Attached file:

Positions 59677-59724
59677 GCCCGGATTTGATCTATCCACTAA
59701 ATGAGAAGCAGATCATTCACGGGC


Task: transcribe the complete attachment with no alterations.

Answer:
Positions 59677-59724
59677 GCCCGGATTTGATCTATCCACTAA
59701 ATGAGAAGCAGATCATTCACGGGC